Friday, May 1, 2009

Why Sequential Exposition?--My 3 & 4

I prepared my own list of ten advantages for sequential exposition for our sermoneutics class. Follow the links to see reasons 10 & 9, 8 & 7 and 6 & 5

Advantages 4 and 3 to Sequential Exposition.

4. Current events are seen through the lens of God’s sovereignty.

    Preacher—The preacher is not forced to read the newspaper as often as the Scriptures to make sure he is relevant, but instead delights in seeing how God causes current events to bring to light the points in the Text. Scriptures can be determined months (even years?) in advance, yet God can cause circumstances to match up well with the point predetermined by the text.
    Congregation—The members of the congregation see the sovereignty of God and that He still ordains that which happens. The congregation grows in their awe and peace of the Lord as He affirms His hand over all things. The congregation is reminded that the world responds to God, not that God is constantly responding to the events of the world.

3. The Word is lifted up.
    Preacher—The preacher is relieved of needing to provide wisdom or a good thought for his congregation, but is simply to explain the Text. This releases him of the pressure of building a congregation solely around his gifts, skills and personality. A pastor can find himself a fit for any congregation or overwhelmed with his need to “perform,” for it is the Word that will do the work.
    Congregation—The congregation is reminded to listen to God and not simply their pastor. They are better prepared for “water cooler” talk as they can now say, “The Bible says,” instead of, “my pastor says.” The congregation is reminded that they are not their to be educated or entertained by their pastor, but they are present to be transformed by the Holy Spirit as they hear the Word of God.


Brad said...

Perhaps I'm missing some complex numerical pattern here (you can ask your MIL what a math whiz I was), but why is this post subtitled "My 10 and 9"?

danny2 said...

probably because i missed it when i hit copy and paste! ;-)

correction made

Brad said...

I thought maybe you were wanting to start the conversation about those first points all over again.

David Mohler said...

I am curious regarding #4.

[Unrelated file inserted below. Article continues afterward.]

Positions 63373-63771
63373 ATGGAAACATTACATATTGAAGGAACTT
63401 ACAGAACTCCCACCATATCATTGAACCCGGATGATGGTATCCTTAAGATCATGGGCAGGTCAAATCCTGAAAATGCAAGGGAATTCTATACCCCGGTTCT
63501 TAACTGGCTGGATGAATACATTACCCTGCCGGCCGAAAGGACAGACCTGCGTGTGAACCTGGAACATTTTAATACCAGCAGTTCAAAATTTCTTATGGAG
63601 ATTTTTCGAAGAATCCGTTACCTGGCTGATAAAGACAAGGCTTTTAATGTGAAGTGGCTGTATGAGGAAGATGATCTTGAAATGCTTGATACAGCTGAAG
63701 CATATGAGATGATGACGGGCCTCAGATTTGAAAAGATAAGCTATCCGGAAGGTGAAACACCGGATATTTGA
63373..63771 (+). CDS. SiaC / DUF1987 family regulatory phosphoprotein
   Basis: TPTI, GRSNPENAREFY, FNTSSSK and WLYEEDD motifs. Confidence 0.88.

Consider an event where Iran bombs Israel.

Or, consider that the pending hate-crime legislation is passed in the United States.

(Think in terms of the principle here; I do not mean that you should fixate on those specific examples.)

If either of those regrettable events (or something else) occurred, do you expect the nexus of the event and your sequential exposition to dictate whether you would deliver a biblical exposition concerning that event?

In other words, if your sequential exposition did NOT correlate with the significant event, would you refrain from expositing God's Word concerning it on the basis that God did not "cause circumstances to match up well with the point predetermined by the text"?

danny2 said...

i could see the merit in either direction...

suppose another 9/11 strike happens:

a) preacher 1 decides to change his topic and address fear, terror, why the world hates Jesus, etc. this could be very timely and provide great hope.

b) preacher 2 may decide that he will simply keep preaching what he was going to preach anyway. it may address certain issues anyway, or the preacher can obviously provide some direct application to the circumstances, but it could also provide a sense of peace to the congregation, as it reminds them not to panic, but that the believer continues to do what he does to glorify God.

i wouldn't thunder against either perspective. though i will say that adapting to cultural news around us too often can make every story seem equally important, and then none seem truly important.

guess bottom line is that i could see a pastor adjusting his message due to world events and another not adjusting and can see how either one can truly feed the sheep.

Darby Livingston said...

I agree with you Danny. It seems to me what one preacher thinks is a critical opportunity a second preacher thinks is just another day at the office. I'm not one to preach out of the papers, though I may use a recent event as an illustration of something already in the text I'm set to preach.

On a different note, Iran bombing Israel would be no different according to redemptive-historical hermeneutics than the U.S. bombing Iraq - tragic for the loss of life, but somewhat expected in a fallen world.

danny2 said...

actually, from a redemptive-historical perspective that still holds to a prophesied future for ethnic israel...we may see it as a bit different. that's where david and i would probably see it a bit different than you and brad. [but this post ain't intended to go there!]

however, you are right, the lives lost are not more/less tragic.

Brad said...


Just thought I'd say it for the 667th time--or the 1001st, depending on who's counting.